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Monday, September 9, 2013

UN Global Compact: Canadian launch of the Guiding Principles

Janne Duncan writes about the the UN Global Compact (UNGC) Canadian launch this year and how it fits into related sustainability initiatives of the Government of Canada.
The UN Global Compact is one of the world's largest sustainability initiatives, designed to encourage international businesses to align their operations with the Ten Principles in the areas of human rights, labour, environment and anti-corruption, and to report on their implementation. The Canadian government does not formally endorse the Ten Principles of the UNGC as part of its corporate social responsibility (CSR) strategy (which is detailed below), although UNGC Canada is striving to change this.

A Canadian International Development Agency (CIDA) press release following the UNGC Canada launch by The Honourable Julian Fantino, Minister of International Cooperation, and Lois Brown, Parliamentary Secretary, is the closest indication of the government’s willingness to work with the private sector to uphold the Principles. Other related government initiatives as detailed by the government are set out below.

Recent government initiatives

Economic Action Plan (EAP).

In 2013, the federal government announced the EAP, which reaffirms Canada's commitment to sustainable international development, assistance and economic growth. The EAP incorporates the Responsible Resources Development plan, which includes:

  • simplifying the review process for large-scale natural resource projects while still ensuring the environment is protected, 
  • authorizing the use of administrative monetary penalties for violations of the Canadian Environmental Assessment Act, the Nuclear Safety and Control Act and the National Energy Board Act, and 
  • requiring follow-up programs after all environmental assessments.
Statement by Ambassador Guillermo E. Rishchynski.

Mr. Rishchynski, Permanent Representative of Canada to the United Nations Security Council Debate, made the following statement, “Maintenance of international peace and security: conflict prevention and natural resources,” on June 19, 2013:

“Canada’s commitment to promoting responsible natural resource governance features prominently in our efforts abroad. To cite several examples, we are continuing to implement Canada’s Corporate Social Responsibility Strategy and support many international initiatives, such as the UN Guiding Principles on Business and Human Rights.”

The new Department of Foreign Affairs, Trade and Development has said it will further help achieve greater efficiency, accountability, and focus to continue to improve the lives of people in need around the world. Examples of recent initiatives are detailed below.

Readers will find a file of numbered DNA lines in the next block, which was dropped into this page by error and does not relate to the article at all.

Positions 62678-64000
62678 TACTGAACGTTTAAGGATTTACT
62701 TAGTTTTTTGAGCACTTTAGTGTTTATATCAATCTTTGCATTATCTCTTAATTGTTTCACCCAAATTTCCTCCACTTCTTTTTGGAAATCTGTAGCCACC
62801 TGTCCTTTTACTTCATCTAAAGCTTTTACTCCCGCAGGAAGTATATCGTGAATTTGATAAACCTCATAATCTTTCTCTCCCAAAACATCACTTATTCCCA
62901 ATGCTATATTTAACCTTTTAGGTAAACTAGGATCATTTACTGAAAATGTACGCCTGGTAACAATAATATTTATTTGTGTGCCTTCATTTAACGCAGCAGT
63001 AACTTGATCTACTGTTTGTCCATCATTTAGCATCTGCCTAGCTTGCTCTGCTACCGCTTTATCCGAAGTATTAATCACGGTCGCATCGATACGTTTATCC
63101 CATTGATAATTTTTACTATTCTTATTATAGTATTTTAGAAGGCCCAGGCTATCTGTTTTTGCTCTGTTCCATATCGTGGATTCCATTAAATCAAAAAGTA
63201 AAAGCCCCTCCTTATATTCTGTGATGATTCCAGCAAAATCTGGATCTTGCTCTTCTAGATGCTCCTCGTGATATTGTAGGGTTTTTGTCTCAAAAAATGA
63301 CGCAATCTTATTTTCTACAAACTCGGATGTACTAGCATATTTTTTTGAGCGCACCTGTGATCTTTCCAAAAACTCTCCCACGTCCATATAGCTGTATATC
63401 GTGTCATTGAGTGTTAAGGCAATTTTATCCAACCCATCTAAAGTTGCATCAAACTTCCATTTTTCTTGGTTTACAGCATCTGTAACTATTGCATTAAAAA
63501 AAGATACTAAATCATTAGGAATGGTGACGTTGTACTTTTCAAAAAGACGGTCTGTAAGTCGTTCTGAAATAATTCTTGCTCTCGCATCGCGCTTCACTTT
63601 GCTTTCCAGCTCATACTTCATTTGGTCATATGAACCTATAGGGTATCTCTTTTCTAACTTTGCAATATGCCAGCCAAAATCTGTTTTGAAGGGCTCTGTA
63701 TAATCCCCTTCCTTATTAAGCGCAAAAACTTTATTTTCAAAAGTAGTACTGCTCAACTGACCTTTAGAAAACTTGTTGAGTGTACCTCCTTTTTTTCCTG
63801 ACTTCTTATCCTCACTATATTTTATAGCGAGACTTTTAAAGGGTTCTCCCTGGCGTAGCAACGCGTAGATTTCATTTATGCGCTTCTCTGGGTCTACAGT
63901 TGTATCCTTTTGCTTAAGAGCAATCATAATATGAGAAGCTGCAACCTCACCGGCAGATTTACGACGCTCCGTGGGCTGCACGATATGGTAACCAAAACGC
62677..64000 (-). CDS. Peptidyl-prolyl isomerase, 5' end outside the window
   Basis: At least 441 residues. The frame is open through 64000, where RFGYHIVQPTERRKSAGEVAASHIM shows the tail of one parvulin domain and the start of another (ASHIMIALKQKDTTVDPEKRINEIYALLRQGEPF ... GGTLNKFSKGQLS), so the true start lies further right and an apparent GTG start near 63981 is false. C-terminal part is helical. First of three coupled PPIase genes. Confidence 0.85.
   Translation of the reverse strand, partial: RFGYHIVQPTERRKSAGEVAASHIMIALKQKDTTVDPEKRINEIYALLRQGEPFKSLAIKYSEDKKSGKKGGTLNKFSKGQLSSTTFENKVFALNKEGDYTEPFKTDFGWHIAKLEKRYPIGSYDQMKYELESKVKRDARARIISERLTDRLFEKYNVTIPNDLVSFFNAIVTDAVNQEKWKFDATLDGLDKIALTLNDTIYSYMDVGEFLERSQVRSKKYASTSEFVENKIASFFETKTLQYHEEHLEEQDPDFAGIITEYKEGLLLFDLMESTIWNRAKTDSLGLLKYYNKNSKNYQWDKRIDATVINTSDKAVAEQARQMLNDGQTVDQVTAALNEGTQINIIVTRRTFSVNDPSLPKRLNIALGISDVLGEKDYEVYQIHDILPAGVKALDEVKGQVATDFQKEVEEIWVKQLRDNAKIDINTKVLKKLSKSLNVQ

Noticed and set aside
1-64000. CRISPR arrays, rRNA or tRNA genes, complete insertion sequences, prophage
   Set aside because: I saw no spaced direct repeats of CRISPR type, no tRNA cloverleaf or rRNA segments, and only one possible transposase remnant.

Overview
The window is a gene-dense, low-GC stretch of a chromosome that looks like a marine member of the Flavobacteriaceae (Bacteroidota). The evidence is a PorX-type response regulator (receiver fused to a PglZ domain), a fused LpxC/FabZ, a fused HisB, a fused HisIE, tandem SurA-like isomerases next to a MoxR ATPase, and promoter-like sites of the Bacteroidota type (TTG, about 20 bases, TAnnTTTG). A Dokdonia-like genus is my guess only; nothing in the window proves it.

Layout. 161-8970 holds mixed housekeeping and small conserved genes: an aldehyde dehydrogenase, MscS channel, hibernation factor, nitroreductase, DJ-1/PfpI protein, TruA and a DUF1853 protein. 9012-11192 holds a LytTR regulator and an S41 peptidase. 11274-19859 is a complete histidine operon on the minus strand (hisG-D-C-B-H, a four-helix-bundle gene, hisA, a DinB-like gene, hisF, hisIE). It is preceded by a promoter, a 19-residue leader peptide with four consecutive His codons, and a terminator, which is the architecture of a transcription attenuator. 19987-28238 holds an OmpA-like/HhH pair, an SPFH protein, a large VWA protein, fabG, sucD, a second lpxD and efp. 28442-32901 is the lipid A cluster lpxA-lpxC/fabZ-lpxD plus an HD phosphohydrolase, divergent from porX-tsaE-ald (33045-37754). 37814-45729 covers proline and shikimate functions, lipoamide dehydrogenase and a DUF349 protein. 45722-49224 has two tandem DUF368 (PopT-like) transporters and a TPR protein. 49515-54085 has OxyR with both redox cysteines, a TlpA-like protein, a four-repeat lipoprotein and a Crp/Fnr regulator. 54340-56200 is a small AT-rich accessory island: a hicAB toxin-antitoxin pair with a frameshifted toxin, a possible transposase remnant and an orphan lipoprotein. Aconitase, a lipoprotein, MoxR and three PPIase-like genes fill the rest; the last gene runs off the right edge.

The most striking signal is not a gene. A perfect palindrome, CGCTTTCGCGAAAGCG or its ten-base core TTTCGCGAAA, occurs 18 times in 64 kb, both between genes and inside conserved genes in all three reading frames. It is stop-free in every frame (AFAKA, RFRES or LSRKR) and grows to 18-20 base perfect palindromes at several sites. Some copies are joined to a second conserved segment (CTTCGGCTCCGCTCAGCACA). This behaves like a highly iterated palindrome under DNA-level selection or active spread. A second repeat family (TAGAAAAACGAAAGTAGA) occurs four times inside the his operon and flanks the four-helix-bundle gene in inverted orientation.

Ongoing government initiatives

In 2009, the federal government established a comprehensive strategy on corporate social responsibility for the Canadian extractive sector operating abroad called “Building the Canadian Advantage: A CSR Strategy for the International Extractive Sector.” The CSR policy consists of 4 pillars:

1. Supporting initiatives to enhance the capacities of developing countries to manage the development of minerals and oil and gas, and to benefit from these resources to reduce poverty.

2. Promoting, primarily through the Department of Foreign Affairs and International Trade and Natural Resources Canada, the following widely recognized international CSR performance guidelines with Canadian extractive companies operating abroad:

  • International Finance Corporation Performance Standards on Social & Environmental Sustainability for extractive projects with potential adverse social or environmental impacts; 
  • Voluntary Principles on Security and Human Rights for projects involving private or public security forces; and
  • Global Reporting Initiative for CSR reporting by the extractive sector to enhance transparency and encourage market-based rewards for good CSR performance.  
3. Setting up the Office of the Extractive Sector CSR Counsellor to assist stakeholders in the resolution of CSR issues pertaining to the activities of Canadian extractive sector companies abroad.

4. Supporting the development of a CSR Centre of Excellence within an existing institution outside of government to encourage the Canadian international extractive sector to implement these voluntary performance guidelines by developing and disseminating high-quality CSR information, training and tools. The CSR Centre of Excellence has selected the UNGP as its first priority with respect to developing standards in the extractive sector.

Examples of other government-sponsored Initiatives

Canada’s market-oriented incentives for businesses to invest in order to positively impact development include the following initiatives:

  • Canada supports a project in Ethiopia with the Mennonite Economic Development Associates that provides working capital and skills training for women entrepreneurs in the textile industry.
  • Canada supports the Zinc Alliance for Child Health with Teck and the Micronutrient Initiative to develop and scale up zinc treatment programs to improve nutrition and help save children's lives.
  • Canada has a strategic partnership with Grand Challenges Canada to scale up promising innovations in the area of global health, many of which are generated by social entrepreneurs.

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